Psychiatry Classics #5: Major depression remission rates in the STAR*D trial

A key question in the treatment of depression is: what is the probability that a given treatment will lead to a sustained remission of symptoms?

One of the largest, most famous studies to address this is called the Sequenced Treatment Alternatives to Relieve Depression (STAR*D) trial.

From what I understand, the researchers designed the trial to mimic what might happen in a realistic clinical setting.

A patient diagnosed with major depressive disorder (MDD) might be first started on a first-line drug (citalopram). If that didn’t work (because the side effects were untolerable, or the symptoms persisted), then another drug would be chosen, and so on. Here is their algorithm:

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They used a unique randomization strategy, as participants in Level 2 could choose to opt out of the randomization blocks that entailed a) switching off of citalopram, b) augmenting citalopram with a different drug, and/or c) using cognitive therapy.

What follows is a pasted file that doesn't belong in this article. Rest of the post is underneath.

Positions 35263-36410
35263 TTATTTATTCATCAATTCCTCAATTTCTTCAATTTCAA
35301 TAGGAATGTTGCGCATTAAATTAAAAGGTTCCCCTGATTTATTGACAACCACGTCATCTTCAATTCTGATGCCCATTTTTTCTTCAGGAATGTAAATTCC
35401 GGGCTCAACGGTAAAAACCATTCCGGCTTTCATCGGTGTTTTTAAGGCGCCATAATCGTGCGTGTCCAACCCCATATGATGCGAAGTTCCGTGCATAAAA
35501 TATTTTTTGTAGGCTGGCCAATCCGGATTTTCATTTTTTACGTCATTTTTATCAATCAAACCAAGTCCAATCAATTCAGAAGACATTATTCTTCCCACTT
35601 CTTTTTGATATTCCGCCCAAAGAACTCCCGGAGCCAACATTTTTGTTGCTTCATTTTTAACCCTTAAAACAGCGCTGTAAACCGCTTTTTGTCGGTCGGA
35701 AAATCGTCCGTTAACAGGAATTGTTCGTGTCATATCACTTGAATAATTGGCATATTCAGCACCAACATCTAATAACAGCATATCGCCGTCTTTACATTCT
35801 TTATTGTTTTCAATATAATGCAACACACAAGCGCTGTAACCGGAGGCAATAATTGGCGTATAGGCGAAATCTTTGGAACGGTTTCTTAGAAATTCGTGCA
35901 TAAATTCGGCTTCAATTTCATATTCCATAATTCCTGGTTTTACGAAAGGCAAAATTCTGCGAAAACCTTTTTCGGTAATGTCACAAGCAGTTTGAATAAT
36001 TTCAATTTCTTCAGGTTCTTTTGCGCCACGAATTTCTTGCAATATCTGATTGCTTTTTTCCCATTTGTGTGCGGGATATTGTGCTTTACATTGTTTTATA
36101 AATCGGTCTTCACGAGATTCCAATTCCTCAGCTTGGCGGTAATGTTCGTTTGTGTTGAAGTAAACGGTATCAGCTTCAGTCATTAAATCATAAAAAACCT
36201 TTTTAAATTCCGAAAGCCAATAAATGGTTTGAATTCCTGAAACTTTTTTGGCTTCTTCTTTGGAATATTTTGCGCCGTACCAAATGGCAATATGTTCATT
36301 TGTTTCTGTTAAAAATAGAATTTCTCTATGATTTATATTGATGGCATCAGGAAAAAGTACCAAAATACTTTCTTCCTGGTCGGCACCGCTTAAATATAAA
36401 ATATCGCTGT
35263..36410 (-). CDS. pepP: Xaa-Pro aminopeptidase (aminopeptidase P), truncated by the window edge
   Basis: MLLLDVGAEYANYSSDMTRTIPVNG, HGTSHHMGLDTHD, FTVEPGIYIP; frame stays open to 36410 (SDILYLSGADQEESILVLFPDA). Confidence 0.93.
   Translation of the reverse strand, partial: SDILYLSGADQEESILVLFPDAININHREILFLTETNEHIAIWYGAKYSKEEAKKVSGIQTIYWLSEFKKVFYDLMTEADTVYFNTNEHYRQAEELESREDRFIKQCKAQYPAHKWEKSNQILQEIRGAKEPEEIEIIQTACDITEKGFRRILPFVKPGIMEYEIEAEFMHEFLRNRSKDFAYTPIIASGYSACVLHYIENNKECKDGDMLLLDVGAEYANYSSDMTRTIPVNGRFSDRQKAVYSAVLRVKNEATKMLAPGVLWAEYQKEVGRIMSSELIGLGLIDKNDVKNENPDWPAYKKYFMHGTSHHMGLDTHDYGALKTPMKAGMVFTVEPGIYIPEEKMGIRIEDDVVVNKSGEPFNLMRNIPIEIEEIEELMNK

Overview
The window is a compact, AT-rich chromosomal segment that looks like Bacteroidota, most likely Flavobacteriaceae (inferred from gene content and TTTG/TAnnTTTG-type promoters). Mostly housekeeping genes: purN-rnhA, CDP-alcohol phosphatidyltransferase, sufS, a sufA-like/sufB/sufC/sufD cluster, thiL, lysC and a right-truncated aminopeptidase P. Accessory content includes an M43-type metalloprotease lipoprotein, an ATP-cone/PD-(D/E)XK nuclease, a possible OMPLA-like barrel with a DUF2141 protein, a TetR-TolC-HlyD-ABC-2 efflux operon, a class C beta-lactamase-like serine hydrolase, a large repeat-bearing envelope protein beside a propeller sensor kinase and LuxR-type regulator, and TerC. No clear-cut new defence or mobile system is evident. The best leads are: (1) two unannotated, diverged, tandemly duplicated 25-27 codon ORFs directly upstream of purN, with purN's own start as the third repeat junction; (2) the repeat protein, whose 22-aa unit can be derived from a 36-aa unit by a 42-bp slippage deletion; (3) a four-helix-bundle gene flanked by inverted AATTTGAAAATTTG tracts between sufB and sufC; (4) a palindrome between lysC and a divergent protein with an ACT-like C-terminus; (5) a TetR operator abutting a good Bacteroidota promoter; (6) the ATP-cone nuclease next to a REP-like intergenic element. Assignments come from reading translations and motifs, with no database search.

From the numbers above, you can see that most common option was for participants to opt out of cognitive therapy. This is probably in part accounted for by a selection bias for participants who would enter the citalopram-based trial in the first level.

One of the main outcomes was the remission rates from depression (defined as QIDS-SR16 score of <= 5) at the various stages:

  • For step 1, the remission rate for those not treated for their current episode was 43%, vs 36% for those already treated for their current episodes
  • For step 2, the remission rate was 30%
  • For step 3, the remission rate was 14%
  • For step 4, the remission rate was 13%
  • Assuming that none of the participants existed the study and stayed in treatment, the theoretical remission rate after a maximum of four treatment steps was 67%

They also looked at the 12-month follow up of these same participants. Of those, the proportion without a relapse (defined as QIDS-SR16 >= 11) was ~50% in the participants who had a remission of symptoms following step 1, and ~ 33% in the participants who had a remission of symptoms following step 2.

This data set has been analyzed in many other ways. For example, after unsuccessful treatment with the SSRI citalopram, there was no difference in the remission rates of buproprion, sertraline, and venlafaxine. On the other hand, augmenting citalopram with buproprion led to a greater reduction in symptoms and had fewer side effects compared with augmenting with buspirone.